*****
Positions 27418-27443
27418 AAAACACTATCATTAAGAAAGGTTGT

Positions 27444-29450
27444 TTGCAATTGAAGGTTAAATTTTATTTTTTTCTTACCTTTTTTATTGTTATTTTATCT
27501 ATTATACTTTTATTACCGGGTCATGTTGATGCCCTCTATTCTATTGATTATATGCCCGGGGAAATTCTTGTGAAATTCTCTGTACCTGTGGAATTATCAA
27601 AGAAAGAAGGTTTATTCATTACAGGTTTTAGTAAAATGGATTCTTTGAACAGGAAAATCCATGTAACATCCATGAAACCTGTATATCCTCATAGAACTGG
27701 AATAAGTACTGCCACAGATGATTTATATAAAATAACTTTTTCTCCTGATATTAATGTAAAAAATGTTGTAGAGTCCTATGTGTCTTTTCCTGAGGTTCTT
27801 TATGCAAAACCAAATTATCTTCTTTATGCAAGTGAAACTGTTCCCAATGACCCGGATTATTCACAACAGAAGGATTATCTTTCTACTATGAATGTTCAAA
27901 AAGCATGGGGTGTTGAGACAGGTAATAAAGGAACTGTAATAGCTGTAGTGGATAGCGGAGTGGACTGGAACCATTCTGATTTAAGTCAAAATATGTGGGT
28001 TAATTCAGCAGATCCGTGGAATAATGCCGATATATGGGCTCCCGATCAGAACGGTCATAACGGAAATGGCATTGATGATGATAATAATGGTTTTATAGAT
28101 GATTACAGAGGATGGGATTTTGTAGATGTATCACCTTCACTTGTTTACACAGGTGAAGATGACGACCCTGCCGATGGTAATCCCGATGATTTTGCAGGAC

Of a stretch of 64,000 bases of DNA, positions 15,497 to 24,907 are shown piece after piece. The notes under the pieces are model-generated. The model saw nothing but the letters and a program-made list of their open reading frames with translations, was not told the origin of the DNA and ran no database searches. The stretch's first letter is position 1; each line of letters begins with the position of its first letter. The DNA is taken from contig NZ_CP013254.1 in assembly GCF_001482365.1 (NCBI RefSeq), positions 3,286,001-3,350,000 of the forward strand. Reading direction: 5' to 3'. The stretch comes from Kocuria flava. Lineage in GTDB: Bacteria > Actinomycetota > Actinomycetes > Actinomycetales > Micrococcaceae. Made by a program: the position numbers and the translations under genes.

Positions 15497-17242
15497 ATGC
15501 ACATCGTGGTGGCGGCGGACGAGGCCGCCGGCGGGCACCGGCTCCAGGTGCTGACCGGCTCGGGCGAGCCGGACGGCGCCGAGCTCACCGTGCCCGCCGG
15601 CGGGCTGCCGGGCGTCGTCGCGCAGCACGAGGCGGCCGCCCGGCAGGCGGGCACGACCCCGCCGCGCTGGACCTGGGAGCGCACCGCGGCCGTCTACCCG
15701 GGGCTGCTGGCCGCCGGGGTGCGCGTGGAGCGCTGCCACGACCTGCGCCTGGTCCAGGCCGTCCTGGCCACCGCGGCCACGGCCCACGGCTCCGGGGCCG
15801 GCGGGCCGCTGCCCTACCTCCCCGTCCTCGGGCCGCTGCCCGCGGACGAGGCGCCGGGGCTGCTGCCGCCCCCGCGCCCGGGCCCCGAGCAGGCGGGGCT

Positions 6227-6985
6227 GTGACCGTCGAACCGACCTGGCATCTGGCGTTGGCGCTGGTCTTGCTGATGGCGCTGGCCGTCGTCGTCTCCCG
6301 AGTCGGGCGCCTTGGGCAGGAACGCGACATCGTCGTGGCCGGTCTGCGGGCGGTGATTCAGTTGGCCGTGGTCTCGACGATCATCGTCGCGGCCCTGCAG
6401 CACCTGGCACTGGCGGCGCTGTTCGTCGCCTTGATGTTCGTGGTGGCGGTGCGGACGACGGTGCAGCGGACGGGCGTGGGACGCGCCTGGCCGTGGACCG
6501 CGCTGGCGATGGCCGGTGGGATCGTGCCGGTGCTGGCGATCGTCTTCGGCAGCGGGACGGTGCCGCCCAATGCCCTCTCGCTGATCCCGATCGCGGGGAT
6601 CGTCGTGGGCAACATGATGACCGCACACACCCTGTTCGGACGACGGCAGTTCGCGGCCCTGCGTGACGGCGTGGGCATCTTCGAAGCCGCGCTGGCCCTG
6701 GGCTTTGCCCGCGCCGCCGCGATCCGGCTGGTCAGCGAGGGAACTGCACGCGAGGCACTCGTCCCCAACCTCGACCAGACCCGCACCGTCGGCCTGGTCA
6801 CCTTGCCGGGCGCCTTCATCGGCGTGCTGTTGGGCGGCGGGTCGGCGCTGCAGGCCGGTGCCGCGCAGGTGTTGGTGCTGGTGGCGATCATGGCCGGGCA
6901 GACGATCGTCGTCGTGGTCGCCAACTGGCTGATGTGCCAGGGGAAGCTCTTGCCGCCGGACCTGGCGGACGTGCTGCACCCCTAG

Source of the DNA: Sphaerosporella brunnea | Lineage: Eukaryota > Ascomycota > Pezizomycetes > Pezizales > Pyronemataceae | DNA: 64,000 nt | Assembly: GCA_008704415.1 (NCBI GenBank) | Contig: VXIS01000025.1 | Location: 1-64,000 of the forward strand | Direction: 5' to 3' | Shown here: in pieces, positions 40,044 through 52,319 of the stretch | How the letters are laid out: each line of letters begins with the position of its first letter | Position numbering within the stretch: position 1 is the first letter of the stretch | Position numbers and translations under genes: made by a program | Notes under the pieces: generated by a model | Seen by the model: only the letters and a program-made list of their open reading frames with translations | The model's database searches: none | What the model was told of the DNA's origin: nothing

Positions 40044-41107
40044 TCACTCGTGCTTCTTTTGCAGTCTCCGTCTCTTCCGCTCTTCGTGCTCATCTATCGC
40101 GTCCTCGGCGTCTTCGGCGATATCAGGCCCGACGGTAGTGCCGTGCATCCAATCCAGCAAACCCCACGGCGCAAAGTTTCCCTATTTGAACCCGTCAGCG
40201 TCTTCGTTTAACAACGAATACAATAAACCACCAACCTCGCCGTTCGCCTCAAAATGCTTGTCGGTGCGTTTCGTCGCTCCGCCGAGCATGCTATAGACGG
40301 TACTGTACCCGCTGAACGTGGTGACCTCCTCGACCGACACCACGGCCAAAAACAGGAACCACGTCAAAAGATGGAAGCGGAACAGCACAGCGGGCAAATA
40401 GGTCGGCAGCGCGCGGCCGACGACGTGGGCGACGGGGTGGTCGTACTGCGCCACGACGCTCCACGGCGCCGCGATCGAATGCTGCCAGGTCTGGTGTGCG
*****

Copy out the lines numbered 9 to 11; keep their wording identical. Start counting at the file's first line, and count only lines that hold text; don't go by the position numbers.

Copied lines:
27901 AAGCATGGGGTGTTGAGACAGGTAATAAAGGAACTGTAATAGCTGTAGTGGATAGCGGAGTGGACTGGAACCATTCTGATTTAAGTCAAAATATGTGGGT
28001 TAATTCAGCAGATCCGTGGAATAATGCCGATATATGGGCTCCCGATCAGAACGGTCATAACGGAAATGGCATTGATGATGATAATAATGGTTTTATAGAT
28101 GATTACAGAGGATGGGATTTTGTAGATGTATCACCTTCACTTGTTTACACAGGTGAAGATGACGACCCTGCCGATGGTAATCCCGATGATTTTGCAGGAC